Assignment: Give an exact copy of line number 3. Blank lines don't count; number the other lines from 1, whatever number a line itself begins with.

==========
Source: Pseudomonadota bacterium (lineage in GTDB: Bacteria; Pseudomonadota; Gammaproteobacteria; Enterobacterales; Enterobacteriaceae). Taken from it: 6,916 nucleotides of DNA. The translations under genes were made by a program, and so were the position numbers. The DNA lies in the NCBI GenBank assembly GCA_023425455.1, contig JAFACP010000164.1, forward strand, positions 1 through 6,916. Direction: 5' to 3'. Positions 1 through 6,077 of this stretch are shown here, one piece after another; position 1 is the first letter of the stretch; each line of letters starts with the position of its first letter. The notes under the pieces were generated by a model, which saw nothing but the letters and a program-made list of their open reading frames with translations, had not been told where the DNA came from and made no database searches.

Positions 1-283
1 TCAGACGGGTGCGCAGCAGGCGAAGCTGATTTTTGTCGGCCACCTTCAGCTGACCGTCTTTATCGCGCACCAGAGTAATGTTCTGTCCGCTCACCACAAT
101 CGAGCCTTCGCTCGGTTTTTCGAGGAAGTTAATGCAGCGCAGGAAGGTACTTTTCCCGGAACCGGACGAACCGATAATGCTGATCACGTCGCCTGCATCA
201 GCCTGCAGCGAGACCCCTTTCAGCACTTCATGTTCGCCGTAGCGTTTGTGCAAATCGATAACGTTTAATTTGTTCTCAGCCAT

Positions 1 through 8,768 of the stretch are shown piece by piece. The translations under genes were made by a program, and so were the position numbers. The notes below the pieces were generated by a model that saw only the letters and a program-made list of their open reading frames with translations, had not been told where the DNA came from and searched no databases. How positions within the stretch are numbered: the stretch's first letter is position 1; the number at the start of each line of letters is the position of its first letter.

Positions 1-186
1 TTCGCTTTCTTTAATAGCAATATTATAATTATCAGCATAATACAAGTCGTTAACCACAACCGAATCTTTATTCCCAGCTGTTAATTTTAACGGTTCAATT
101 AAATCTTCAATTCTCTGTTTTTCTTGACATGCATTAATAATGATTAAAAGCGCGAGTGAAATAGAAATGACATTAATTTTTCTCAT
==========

1 TCAGACGGGTGCGCAGCAGGCGAAGCTGATTTTTGTCGGCCACCTTCAGCTGACCGTCTTTATCGCGCACCAGAGTAATGTTCTGTCCGCTCACCACAAT